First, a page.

Hunters will pay

New this year, the $10 application fee and $100 licenses for wolf tags ($500 for nonresidents) will be used toward depredation payments to owners of livestock and dogs.

The DNR has shelled out more than $1 million in fees since 1985, including more than $200,000 in 2010 alone. About two-thirds of the money went to owners of hunting hounds or calves. Sheep, cows, turkeys, chickens, fenced deer, pet dogs and horses have also been killed or wounded by wolves.

Trappers and hunters using howl or distress calls will have some successes, but Thiede believed the use of trailing hounds could increase the success rate for some hunters. Instead, opponents got a temporary injunction from Dane County Circuit Court Judge Peter Anderson.

State statute authorized the use of dogs beginning Nov. 26, the day after the nine-day gun deer hunt ends, but Anderson didn’t schedule a hearing on the department’s request to lift the injunction until Dec. 20.

It’s clear that wolves need management, and clearer still that a hunting and trapping season that might take 50 to 100 wolves won’t even be enough to keep up with annual recruitment.

Obviously, the DNR wants to be cautious in the first year, but I believe they’ll need to get far more aggressive in the future if they want to move toward the minimum off-reservation goal of 350 goal — a number that was exceeded already in 2003-2004.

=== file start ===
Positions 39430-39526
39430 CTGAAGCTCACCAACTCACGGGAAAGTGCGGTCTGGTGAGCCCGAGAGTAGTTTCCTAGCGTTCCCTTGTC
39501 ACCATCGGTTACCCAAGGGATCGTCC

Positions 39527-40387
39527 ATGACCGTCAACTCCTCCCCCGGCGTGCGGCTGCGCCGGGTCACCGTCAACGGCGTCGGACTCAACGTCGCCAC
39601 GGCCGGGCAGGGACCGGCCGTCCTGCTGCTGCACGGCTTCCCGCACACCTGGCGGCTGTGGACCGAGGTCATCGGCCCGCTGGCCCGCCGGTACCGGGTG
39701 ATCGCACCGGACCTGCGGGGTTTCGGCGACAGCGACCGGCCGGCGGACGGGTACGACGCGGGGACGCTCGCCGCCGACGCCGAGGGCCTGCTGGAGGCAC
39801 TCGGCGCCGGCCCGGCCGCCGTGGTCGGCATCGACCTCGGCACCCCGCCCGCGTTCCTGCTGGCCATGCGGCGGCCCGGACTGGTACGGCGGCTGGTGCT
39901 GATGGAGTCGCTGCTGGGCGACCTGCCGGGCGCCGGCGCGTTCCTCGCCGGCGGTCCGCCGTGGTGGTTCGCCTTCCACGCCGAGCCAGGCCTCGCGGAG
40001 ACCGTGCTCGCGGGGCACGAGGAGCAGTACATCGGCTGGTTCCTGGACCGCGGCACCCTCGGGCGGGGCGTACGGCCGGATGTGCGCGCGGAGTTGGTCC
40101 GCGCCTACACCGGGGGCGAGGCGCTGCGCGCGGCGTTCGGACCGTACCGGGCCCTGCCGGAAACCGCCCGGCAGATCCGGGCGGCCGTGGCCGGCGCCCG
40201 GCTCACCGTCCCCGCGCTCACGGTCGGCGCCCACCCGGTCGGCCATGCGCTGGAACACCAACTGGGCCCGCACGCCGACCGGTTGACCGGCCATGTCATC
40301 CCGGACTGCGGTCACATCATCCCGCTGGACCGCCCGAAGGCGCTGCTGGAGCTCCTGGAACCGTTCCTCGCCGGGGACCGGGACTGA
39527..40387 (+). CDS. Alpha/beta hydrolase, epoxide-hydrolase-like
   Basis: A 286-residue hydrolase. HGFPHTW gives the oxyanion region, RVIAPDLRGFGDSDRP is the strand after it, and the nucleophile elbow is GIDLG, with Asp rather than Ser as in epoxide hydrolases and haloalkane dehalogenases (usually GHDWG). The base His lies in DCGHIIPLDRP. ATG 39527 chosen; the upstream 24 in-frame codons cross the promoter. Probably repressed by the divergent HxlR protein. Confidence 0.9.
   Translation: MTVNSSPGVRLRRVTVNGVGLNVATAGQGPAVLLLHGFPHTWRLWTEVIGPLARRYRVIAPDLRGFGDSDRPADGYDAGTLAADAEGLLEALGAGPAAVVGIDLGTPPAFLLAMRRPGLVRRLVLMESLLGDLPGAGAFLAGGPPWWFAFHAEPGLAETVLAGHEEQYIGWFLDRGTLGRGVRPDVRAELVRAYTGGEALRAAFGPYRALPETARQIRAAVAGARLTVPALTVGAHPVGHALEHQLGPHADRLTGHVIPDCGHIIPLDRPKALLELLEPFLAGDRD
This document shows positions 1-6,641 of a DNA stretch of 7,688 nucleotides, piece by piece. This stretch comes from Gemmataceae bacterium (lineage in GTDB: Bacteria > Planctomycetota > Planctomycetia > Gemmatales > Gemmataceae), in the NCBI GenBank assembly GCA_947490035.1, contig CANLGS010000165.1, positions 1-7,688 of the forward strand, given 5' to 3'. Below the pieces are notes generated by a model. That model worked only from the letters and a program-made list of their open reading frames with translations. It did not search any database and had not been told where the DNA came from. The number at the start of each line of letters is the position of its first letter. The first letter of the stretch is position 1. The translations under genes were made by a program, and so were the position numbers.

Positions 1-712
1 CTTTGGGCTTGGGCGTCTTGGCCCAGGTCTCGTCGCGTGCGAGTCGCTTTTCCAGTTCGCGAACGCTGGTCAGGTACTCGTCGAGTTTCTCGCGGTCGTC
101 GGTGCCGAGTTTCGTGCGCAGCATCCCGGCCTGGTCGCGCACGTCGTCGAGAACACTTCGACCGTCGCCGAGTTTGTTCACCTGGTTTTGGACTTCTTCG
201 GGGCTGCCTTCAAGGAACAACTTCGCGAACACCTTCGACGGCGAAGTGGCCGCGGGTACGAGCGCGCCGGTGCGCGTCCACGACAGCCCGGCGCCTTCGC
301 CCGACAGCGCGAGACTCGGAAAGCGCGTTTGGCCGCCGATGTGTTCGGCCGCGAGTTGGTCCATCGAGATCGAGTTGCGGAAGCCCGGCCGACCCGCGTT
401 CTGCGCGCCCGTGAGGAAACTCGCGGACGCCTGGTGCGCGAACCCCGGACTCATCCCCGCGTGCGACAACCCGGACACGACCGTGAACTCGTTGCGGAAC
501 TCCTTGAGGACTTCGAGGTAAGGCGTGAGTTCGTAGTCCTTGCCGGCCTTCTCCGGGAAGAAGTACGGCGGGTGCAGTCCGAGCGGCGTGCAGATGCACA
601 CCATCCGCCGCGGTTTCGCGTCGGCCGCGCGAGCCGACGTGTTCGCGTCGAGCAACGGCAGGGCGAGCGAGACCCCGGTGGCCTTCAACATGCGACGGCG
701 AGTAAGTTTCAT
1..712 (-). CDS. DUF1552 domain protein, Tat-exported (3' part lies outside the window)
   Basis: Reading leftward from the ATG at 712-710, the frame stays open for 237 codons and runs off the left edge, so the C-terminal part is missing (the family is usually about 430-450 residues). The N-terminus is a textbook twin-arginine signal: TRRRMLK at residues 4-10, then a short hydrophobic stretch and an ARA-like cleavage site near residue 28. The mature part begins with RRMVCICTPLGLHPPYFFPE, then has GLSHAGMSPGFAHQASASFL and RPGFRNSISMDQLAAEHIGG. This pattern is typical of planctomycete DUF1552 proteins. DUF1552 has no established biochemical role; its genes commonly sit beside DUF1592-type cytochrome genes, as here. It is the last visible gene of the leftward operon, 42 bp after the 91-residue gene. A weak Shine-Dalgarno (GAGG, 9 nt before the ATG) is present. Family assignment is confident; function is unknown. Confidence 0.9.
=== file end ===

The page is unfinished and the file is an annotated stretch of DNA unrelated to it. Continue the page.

Did you draw a wolf tag for this historic hunt? We’d love to hear how you plan to increase your odds of success. Will you hunt or trap the opener, or do you plan to wait for colder weather to make sure wolf pelts are prime? Will you hire a Northwoods’ guide, or try a do-it-yourself hunt with wolf, coyote or predator distress calls? Drop an e-mail and let’s chat.

More from Kevin Naze:" target="new" style="color:#72A440;">Field Guide columns |" target="new" style="color:#72A440;">More outdoor columns |" target="new" style="color:#72A440;">More outdoor blogs

Kevin Naze is a freelance outdoors writer. E-mail him at or call (920) 883-9792.